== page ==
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The effect of adrenergic receptor blockade on the exercise-induced rise in pancreatic polypeptide in man.

Research paper by D D Berger, J C JC Floyd, R M RM Lampman, S S SS Fajans

Indexed on: 01 Jan '80Published on: 01 Jan '80Published in: The Journal of clinical endocrinology and metabolism



Abstract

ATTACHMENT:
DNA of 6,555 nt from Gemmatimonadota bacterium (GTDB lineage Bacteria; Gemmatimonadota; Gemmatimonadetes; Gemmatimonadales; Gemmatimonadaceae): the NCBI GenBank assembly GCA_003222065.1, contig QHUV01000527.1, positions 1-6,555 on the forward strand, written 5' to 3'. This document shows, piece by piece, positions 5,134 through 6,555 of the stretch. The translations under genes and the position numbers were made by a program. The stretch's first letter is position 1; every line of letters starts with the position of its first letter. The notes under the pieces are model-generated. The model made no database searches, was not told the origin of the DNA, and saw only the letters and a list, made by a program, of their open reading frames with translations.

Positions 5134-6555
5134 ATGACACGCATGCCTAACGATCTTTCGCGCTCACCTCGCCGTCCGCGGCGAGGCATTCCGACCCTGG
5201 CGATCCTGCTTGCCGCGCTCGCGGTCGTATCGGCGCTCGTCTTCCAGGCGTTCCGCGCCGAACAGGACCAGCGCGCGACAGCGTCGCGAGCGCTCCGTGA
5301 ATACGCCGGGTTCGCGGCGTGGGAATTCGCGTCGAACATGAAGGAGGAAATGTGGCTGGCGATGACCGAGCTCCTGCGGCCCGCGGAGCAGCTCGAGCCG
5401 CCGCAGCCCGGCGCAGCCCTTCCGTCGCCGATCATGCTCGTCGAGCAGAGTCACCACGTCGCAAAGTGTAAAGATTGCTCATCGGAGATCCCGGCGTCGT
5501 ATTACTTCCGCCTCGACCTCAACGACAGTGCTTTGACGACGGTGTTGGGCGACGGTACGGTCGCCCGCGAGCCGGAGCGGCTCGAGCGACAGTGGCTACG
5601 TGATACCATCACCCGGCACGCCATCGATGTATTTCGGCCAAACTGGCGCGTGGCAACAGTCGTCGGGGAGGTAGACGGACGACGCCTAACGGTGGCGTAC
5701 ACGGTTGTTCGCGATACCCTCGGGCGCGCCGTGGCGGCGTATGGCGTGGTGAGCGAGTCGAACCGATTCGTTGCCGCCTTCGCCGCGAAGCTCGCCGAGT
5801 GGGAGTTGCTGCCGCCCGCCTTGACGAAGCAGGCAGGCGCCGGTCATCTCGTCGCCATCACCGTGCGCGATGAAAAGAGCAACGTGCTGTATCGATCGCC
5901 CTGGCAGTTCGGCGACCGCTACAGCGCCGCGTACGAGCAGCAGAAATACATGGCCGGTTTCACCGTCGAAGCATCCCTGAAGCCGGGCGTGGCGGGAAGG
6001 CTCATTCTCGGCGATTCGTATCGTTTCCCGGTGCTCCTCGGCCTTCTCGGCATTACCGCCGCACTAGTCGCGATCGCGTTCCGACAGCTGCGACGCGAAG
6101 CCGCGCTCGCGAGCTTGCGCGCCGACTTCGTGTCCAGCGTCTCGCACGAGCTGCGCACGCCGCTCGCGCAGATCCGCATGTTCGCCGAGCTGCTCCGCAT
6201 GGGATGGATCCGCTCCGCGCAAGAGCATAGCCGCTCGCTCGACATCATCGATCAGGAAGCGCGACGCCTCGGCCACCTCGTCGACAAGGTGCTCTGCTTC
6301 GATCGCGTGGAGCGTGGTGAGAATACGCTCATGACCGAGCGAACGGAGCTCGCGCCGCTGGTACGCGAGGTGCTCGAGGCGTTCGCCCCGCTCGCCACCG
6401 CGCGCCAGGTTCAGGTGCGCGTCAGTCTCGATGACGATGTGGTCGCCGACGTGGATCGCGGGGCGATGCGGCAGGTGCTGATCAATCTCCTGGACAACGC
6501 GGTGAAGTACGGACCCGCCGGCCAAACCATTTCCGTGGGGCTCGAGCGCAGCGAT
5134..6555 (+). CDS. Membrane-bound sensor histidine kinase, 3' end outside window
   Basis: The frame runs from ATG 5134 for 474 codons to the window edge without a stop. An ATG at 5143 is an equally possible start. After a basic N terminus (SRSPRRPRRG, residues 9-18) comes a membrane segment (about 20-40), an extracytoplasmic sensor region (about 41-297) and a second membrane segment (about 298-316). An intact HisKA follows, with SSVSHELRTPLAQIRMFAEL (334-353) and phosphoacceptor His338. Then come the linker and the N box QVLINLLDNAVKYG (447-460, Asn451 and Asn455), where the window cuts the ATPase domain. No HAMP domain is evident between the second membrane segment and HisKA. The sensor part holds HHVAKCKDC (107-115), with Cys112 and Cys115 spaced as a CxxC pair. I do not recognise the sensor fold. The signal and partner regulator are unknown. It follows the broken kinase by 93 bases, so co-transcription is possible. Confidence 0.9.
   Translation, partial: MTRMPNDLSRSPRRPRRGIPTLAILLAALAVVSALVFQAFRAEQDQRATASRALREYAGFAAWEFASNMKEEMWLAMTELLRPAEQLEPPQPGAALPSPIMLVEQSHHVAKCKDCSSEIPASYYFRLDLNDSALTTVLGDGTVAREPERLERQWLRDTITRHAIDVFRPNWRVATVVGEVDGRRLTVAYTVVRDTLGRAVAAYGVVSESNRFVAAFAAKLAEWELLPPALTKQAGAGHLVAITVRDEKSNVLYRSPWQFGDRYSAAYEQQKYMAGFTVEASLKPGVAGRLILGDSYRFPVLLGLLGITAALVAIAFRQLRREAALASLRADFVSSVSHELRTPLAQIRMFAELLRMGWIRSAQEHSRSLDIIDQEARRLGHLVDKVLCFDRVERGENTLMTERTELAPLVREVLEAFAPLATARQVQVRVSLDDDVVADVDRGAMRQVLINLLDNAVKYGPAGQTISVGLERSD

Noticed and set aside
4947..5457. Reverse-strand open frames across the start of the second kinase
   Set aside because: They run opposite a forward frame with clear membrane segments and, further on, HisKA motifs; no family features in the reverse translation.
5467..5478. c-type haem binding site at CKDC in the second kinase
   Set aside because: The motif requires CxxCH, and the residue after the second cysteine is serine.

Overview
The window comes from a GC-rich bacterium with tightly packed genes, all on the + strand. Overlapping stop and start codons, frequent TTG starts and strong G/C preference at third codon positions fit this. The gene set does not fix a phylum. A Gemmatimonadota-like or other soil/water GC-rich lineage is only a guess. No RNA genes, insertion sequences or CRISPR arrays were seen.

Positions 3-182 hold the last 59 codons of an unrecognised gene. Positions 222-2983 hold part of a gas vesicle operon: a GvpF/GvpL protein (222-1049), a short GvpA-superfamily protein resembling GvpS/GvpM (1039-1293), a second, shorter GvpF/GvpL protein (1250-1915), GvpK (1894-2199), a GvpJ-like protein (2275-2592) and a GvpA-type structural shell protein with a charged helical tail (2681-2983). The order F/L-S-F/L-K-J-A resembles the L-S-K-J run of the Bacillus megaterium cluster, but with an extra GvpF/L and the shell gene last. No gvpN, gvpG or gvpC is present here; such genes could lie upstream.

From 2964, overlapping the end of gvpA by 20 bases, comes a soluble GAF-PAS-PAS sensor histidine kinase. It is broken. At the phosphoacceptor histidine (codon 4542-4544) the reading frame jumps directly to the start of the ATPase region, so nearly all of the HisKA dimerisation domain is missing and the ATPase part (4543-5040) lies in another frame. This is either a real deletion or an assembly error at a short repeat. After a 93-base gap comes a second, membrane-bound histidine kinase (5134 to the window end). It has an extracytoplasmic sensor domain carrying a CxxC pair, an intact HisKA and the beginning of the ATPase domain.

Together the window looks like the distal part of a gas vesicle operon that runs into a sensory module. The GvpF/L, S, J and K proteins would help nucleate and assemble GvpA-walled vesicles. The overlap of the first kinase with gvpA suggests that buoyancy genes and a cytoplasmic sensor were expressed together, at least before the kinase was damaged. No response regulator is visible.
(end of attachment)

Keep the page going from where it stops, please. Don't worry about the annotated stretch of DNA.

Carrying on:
The effect of adrenergic receptor-blocking agents upon plasma levels of human pancreatic polypeptide (hPP), human GH (hGH), immunoreactive insulin, and glucose during graded submaximal exercise was ascertained in six healthy nonobese males. Subjects exercised from 0--27 min on a motor-driven treadmill and received infusions from -10 to 40 min of either 1) saline, 2) saline plus phentolamine (0.5 mg/min; alpha-adrenergic blockade), or 3) propranolol (3 mg) from -10 to -5 min, followed by saline plus propranolol (0.08 mg/min; beta-adrenergic blockade). During saline-exercise, mean plasma hPP rose from a mean (+/-SE) basal level of 45 +/- 11 to 149 +/- 51 pg/ml at 27 min, whereas with phentolamine-exercise, the maximal level reached by mean plasma hPP (305 +/- 28 pg/ml) was significantly greater than that with saline (P less than 0.05). During propranolol-exercise, mean plasma hPP did not rise significantly above the basal level. The incremental area under the hPP curve for phentolamine-exercise also was significantly greater than that for saline-exercise or propranolol-exercise. The changes in plasma hGH during and after saline-exercise correlated with those of hPP, but the effects of phentolamine and propranolol upon exercise-induced increases in hGH were opposite to the effects upon hPP. The exercise-induced fall in immunoreactive insulin was accentuated with propranolol and abolished with phentolamine. It is concluded that 1) submaximal exercise stimulates secretion of hPP and hGH, 2) adrnergic mechanisms participate in exercise-induced increased secretion of hPP (beta-adrenergic stimulation augments secretion and alpha-adrenergic stimulation inhibits secretion), and 3) adrenergic effects which modulate exercise-induced secretion of hPP and insulin are in parallel but are opposite to those that modulate the secretion of hGH.